One of the programs in our building is Al-Anon.  It is for families, parents, siblings, children, spouses, and friends of alcoholics.  Our al-anon group welcomes those same folks  with drug addict loved ones. Al-Anon is all about awareness.  Particularly aware of one’s powerlessness in regard to changing the life of another.  That is a painful notion.  A loved one is in trouble and you are powerless to fix the problem!

Two years ago there was a wonderful fifty-one-year-old year old woman – married to the same man since she was fifteen – going to Al-anon to learn how to manage her life with her violent alcoholic husband.  She was well accepted by the group.  The other group members were acutely aware of her difficulty.  They were aware of the danger in her life.  They sympathized completely – but they also recognized the limits of their power to force change.  Sandy came for a couple of months before she was beat to death by her drunk husband.  He is in prison for the next thirty years.

Awareness might save our sanity – but that same awareness is dreadfully painful.

There Are 6 Responses So Far. »

  1. “But he that knew not, and did commit things worthy of stripes, shall be beaten with few stripes. For unto whomsoever much is given, of him shall be much required: and to whom men have committed much, of him they will ask the more. Luke 12:48” Intelligent awareness is indeed a paradox, both a blessing and a curse. The best prescription I can give is do what you can, when you can and be very aware of what that entails.

  2. Nancy – You know that I was raised in a four room house with six siblings. I was the third boy so I was blessed at the last in the hand-me-down line. My father, a great man, suffered PTSD from his poverty, the Depression, and WWII marching across France and Germany. Even so – I feel I was blessed and given much. I was blessed with natural curiosity and a fondness for reading. I was blessed with a working career. I was blessed with relatively good health. I was blessed with a brain capable of becoming aware of the struggles of man. I am a committed volunteer. Sometimes I feel I am atoning for my sins. Sometimes I feel I am paying back for my blessings. Somehow I never feel I have done enough. There is so much human suffering, even in the U.S.. So much to do.

  3. Gary – You and I have been blessed/cursed in so many similar ways. I am thankful………although I can’t cure world hunger or change the course of addiction for many people, nor can I singularly bring about World Peace, find the cure for Cancer and oh so many other problems of Humanity, I can intelligently express myself on these topics and offer up some suggestions of hope. I can love my Family and do any and all possible to help them in any way. I hope I have been able to instill that same concept in them. I have lost a couple of jobs by expressing my thoughts on how people should be respected and treated. So I know benevolent behaviors are not always rewarded on this Earth. Sometimes God puts things in our path that we would never think were something we could or should do, but ‘Where there is a Will, there is a Way’ I know you have heard that one before, because your Dad and my Mom didn’t fall far from the tree. That being the incredibly strong woman who was their Mother and our Grandmother. In spite of incredible hardships and bad circumstance, she managed to find a way to take care of the needs of her children and find joy along the way. As a leader in helping the addicted and their families, you are aware of the ‘Serenity Prayer’.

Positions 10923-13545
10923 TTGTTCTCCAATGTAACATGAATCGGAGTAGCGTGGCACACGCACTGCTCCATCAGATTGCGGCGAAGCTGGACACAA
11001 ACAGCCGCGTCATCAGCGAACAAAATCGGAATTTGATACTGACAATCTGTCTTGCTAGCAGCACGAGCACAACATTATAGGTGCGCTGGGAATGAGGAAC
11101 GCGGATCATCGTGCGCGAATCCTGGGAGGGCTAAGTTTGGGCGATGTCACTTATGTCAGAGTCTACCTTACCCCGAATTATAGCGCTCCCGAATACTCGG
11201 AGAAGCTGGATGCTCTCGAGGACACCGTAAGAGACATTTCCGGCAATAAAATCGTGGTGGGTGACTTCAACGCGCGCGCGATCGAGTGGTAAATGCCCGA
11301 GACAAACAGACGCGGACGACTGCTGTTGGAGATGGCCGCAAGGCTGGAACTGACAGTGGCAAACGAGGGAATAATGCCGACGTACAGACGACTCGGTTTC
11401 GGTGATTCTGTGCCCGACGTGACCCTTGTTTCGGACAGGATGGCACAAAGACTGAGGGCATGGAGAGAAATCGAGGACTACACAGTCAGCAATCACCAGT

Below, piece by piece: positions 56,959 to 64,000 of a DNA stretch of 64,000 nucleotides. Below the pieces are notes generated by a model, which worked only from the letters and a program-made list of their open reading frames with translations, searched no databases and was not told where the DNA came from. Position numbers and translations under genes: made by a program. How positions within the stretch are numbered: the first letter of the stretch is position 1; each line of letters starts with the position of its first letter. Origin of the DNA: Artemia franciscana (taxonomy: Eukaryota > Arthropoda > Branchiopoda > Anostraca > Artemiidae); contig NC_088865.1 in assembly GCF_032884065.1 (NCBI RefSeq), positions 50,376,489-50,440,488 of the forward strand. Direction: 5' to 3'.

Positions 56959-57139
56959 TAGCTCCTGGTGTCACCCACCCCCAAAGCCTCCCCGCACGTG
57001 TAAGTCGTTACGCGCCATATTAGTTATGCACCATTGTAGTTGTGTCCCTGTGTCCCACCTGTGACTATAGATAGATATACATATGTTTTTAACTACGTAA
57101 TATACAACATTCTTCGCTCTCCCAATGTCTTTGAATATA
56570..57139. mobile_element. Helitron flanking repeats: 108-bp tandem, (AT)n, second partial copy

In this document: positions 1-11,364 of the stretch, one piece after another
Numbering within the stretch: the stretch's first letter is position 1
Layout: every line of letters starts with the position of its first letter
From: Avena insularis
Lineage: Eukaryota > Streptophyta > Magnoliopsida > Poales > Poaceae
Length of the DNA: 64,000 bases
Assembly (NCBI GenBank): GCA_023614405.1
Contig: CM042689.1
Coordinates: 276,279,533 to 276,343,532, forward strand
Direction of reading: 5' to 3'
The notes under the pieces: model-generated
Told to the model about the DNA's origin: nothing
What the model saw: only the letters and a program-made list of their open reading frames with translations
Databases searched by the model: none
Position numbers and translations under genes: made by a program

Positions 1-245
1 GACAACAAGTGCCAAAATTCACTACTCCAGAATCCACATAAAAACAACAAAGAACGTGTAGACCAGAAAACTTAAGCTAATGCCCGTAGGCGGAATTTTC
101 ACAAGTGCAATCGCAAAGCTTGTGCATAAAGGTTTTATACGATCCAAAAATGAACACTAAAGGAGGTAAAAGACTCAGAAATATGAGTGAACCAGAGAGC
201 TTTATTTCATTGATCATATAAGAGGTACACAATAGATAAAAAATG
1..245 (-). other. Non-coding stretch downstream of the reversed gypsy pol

God grant me the serenity to accept the things I cannot change,
    Courage to change the things I can,
    and the Wisdom to know the difference

    Here is a version more like the original;

    God, give me grace to accept with serenity
    the things that cannot be changed,
    Courage to change the things
    which should be changed,
    and the Wisdom to distinguish
    the one from the other.

    Living one day at a time,
    Enjoying one moment at a time,